The audience who thronged the Judgement Debt Commission yesterday were left dumbfounded, when a representative from the Ministry of Finance narrated how a dubious judgment debt of GH¢264, 644 was paid to one Peter Abban, despite protestation from the Department of Urban Roads.
Peter Abban claimed his property was demolished to pave way for the construction of the Kanda Highway in 1993 and, therefore, sued the government for compensation.
Urban Roads, which supervised the construction of the said highway, however, insisted that the plaintiff’s property was not affected and that he did not deserve any compensation from the state.
Despite this protestation, which was contained in a letter they wrote to the Ministry of Finance, the latter still went ahead to pay the money to the claimant.
“This man has just gone to take over two billion old cedis of Ghana’s money. This has been the case all this while, default judgment, default judgment. My blood pressure will rise if I think of some of these things, the AG does not care about cases involving government, what sort of country are we living in.
‘We do not defend the state’s cases, if it is a private case, you see how people defend it, but for the state, no defense, then case close and people share our money. This must be a general concern to all of us, if our state resources are wasted we will not get water, hospital and light,” an equally shocked Justice Appau, the sole Commissioner, retorted after the narration of the story.
However, Mr. Kwadwo Awuah Peasah, Director in charge of External Resource Mobilization at the Finance Ministry, who represented his outfit, would not accept the fact that they erred in paying the money to Peter Abban, the claimant.
According to him, they acted on strict instructions from the Attorney General Department to pay the money, even though he admitted that the Department of Urban Roads wrote to them advising otherwise.
Peasah told the Commission that on April 10, 2008, the Attorney General wrote to them recommending that they pay the money to Mr. Peter Abban, who had won a default judgment against the state.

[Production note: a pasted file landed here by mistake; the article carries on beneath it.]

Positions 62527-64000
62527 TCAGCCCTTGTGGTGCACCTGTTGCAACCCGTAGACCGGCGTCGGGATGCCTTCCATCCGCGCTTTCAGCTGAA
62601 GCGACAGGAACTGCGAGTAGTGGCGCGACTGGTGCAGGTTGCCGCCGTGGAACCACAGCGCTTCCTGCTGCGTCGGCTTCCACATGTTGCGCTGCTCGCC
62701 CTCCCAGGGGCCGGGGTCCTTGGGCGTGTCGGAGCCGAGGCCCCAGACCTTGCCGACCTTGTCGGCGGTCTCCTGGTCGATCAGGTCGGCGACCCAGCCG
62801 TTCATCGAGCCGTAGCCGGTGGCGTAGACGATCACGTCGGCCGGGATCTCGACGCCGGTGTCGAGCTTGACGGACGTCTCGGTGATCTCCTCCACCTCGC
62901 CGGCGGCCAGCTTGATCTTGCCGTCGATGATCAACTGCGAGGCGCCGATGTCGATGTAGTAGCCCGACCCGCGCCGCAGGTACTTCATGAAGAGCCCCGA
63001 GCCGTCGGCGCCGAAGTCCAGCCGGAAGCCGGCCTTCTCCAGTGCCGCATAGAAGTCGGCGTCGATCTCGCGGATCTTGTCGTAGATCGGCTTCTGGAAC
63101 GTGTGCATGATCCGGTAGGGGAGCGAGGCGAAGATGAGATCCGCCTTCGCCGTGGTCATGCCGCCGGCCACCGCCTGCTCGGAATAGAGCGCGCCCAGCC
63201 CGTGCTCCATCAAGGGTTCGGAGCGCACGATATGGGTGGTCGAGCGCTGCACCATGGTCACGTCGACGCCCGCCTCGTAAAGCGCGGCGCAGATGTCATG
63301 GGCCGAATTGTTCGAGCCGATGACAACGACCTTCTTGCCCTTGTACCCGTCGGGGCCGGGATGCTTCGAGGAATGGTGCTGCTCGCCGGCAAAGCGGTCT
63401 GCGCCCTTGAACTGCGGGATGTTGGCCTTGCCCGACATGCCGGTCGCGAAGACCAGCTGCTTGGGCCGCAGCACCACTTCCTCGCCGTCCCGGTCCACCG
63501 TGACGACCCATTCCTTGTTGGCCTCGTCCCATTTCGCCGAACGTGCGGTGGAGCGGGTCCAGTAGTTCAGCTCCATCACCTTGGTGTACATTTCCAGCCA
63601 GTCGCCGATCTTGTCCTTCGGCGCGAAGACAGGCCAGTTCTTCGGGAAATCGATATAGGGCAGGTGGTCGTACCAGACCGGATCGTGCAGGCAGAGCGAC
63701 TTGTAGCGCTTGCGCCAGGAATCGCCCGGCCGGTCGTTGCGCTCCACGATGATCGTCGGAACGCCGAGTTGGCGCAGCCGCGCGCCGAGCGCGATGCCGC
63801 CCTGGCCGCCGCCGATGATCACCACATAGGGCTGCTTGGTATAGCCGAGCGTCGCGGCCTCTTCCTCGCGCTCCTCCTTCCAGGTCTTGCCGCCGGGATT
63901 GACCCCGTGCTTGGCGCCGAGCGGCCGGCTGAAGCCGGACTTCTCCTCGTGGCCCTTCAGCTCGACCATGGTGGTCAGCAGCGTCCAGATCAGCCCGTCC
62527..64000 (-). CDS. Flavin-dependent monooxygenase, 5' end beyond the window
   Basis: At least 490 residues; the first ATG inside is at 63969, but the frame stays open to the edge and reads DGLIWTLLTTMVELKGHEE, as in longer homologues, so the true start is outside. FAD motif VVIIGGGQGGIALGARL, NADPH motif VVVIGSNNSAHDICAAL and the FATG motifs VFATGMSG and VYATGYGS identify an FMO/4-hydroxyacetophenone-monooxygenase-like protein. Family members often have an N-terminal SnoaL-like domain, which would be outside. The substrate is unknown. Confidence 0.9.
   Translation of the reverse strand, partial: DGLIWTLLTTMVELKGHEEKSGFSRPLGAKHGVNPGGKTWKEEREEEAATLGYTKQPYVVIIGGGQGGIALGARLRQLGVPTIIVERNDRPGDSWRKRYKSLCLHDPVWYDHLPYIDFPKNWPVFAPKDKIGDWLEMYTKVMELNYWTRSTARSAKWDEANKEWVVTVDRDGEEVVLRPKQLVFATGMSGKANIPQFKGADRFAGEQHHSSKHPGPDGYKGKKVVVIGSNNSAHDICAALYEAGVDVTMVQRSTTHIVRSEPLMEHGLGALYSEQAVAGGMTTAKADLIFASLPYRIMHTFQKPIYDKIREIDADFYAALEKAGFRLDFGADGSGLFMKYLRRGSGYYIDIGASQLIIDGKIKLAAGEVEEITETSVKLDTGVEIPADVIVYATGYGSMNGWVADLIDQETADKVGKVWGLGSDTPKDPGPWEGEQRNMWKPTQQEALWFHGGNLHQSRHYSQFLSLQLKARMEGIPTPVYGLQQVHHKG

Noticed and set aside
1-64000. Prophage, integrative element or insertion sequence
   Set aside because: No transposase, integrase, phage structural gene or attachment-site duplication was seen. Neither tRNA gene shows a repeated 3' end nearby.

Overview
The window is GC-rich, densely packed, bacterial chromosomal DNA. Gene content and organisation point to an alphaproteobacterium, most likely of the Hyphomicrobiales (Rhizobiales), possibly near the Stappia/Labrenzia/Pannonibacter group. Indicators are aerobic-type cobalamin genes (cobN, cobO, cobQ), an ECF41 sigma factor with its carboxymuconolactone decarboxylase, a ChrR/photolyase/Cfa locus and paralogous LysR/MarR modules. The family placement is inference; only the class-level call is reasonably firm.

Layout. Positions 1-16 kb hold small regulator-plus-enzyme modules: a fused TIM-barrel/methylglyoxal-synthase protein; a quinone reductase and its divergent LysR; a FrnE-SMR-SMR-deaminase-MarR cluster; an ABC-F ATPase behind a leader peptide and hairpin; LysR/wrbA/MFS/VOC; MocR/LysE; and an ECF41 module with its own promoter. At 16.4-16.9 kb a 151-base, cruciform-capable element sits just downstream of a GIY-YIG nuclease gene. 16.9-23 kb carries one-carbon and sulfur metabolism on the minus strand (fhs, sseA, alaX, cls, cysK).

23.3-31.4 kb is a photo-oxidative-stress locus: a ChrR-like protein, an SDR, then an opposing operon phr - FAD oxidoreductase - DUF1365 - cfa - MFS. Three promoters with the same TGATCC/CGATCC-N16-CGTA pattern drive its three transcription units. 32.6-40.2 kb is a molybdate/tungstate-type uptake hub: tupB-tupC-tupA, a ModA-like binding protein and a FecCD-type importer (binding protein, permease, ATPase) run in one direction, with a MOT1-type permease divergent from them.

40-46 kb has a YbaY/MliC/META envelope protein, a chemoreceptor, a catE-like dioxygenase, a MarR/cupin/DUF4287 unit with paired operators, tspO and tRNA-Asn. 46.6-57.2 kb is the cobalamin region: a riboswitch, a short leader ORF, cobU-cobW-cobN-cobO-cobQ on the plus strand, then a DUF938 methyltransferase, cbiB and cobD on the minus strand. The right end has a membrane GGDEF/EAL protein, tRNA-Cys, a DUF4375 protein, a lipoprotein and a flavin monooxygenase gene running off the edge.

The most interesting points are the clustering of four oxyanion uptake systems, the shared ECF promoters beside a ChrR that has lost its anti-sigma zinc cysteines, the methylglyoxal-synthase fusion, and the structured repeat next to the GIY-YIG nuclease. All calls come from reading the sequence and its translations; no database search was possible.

According to him, the letter from the AG’s office stated that the total amount to be paid to Mr. Abban was GH¢264, 644 – out of which GH¢137,354 had already been paid by the Bank of Ghana, and that the ministry should pay the balance of GH¢127, 291.
Mr. Justice Yaw Apau, the sole commissioner, who was dissatisfied with the answers, at this juncture intervened, and enquired from Mr. Peasah whether his ministry came across the letter from the Department of Urban Roads, directing them not to pay the disputed money to Mr. Abban, because his building was never demolished.
According to the Sole Commissioner, the said letter to the ministry stated clearly that Mr. Abban was not among those whose property had been affected by the construction of the Kanda Highway in 1993, and that he did not merit any payment.
An obviously distraught Justice Appau did not wait for Peasah to answer the question, before retorting that “we do not defend state matters, if it is private cases you see how people defend it, but for the state cases, no defense, then case close and people share our money.”
Mr. Peasah shot back, saying “No my Lord, we were only complying with the recommendation from the AG’s office that we should pay Mr. Abban his balance of GH¢127, 291, after the BOG had paid him GH¢137,354 – which we did”.
Justice Appau responded that: “Some time ago, the Constitutional Review Commission recommended that the AG be separated from the ministry of justice. I think it is a very laudable idea because we need the AG, who would have time to supervise state attorneys to ensure they defend the state. The Attorney General is always busily involved in cabinet meetings”.